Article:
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visits member for 1 year, 10 months
seen Feb 13 at 14:22

Oct
9
comment One time pad key exchange
Or both parties are physically present to create or exchange the keys.
Oct
4
comment In layman's terms, how does Shor's algorithm work?
I'm not qualified to provide an answer, but the following article may be what you are seeking: arstechnica.com/security/2012/09/…
Oct
3
comment Using SHA-256 with different initial hash value
Thanks. I need to read your answer a few times, but this was the kind of insight I was seeking.
Sep
7
comment Why is the salt used only once in PBKDF2, while the password is used often?
I agree - repeatedly injecting low entropy into a hash function just doesn't seem "right". In addition, the last 256 bits of the SHA256 input will be zero (as Ki/Ko are defined to be 512 bits and SHA256 has a 256 bit output and a 512 bit block size); again adding low entropy to the function. If I were to design a PBKDF I'd want to inject as much entropy as possible, but I also agree with the disclaimer.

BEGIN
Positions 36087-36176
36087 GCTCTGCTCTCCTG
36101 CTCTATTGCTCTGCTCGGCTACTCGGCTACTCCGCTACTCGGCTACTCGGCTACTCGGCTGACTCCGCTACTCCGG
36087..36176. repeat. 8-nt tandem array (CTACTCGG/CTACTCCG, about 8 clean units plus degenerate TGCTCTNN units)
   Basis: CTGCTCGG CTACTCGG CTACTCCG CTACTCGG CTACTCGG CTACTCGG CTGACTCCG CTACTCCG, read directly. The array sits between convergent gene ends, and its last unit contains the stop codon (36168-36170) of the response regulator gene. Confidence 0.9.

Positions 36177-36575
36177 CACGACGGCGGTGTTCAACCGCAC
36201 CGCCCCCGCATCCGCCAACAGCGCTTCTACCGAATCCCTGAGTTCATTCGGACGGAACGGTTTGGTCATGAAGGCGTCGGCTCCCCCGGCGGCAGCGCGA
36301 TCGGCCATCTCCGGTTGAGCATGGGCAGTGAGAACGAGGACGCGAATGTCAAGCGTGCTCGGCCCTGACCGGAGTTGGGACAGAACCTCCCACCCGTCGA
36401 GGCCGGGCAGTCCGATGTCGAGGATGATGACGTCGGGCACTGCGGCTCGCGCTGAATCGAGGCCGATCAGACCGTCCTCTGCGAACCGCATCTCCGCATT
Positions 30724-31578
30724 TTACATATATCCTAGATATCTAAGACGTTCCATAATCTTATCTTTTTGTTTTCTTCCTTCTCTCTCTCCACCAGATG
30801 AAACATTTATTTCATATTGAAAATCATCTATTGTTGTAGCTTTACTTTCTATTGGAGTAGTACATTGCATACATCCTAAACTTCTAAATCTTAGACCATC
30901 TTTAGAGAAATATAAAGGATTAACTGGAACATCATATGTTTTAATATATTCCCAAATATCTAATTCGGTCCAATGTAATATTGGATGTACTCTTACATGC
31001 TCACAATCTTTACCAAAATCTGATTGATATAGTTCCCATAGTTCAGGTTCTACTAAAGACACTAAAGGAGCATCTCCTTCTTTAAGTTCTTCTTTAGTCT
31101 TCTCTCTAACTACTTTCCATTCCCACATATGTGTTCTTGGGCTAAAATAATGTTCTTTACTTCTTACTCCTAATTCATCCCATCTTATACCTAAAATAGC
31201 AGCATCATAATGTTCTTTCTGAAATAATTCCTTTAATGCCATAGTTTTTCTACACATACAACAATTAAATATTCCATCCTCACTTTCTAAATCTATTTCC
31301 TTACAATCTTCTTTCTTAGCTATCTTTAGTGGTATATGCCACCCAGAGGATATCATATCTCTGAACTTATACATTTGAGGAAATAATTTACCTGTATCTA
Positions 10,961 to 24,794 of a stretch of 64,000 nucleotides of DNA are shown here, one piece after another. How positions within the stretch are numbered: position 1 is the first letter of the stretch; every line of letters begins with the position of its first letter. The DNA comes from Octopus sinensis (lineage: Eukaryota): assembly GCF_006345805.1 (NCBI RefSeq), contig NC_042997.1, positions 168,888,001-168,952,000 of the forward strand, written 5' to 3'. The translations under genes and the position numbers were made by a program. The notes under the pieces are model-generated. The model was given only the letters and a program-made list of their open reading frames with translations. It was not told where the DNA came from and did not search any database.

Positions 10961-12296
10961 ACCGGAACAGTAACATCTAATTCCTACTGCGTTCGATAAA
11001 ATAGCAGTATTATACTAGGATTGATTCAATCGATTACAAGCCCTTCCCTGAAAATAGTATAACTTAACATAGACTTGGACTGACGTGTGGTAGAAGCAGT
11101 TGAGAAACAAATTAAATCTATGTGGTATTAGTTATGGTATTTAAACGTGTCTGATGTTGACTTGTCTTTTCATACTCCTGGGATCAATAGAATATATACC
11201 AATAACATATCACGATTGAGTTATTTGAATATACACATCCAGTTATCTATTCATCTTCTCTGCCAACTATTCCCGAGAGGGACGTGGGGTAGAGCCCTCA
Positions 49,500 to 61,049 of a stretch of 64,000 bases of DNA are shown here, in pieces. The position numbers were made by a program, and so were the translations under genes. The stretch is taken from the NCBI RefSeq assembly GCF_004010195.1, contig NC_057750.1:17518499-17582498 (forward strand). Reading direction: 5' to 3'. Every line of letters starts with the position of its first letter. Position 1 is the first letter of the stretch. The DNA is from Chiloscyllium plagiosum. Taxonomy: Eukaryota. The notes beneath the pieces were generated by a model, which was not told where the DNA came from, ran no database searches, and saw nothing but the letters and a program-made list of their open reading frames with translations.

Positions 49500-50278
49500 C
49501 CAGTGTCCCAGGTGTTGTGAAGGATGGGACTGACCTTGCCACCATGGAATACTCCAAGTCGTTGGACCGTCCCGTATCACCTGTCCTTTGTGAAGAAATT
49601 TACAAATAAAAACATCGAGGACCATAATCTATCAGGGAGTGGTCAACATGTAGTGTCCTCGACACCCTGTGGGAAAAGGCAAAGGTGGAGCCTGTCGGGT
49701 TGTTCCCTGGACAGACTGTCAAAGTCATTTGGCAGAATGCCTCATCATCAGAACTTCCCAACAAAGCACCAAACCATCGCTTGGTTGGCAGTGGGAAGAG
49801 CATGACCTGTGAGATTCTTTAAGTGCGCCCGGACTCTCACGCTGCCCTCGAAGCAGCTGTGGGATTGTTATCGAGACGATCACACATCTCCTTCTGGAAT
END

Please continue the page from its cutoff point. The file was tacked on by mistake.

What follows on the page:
Sep
6
comment Why is the salt used only once in PBKDF2, while the password is used often?
Correct. I understand the HMAC construction (which is really more of a workaround to address the length-extension attack weaknesses common to Merkle–Damgård construction hash functions), but the Un = PRF( PW, Un-1 ) construction is specific to PBKDF2. If just happens that if the PRF is an HMAC then the PW (which is typically short & low entropy) is used far more than the salt (which may have much better properties).
Sep
6
comment Why is the salt used only once in PBKDF2, while the password is used often?
Danke kind sir.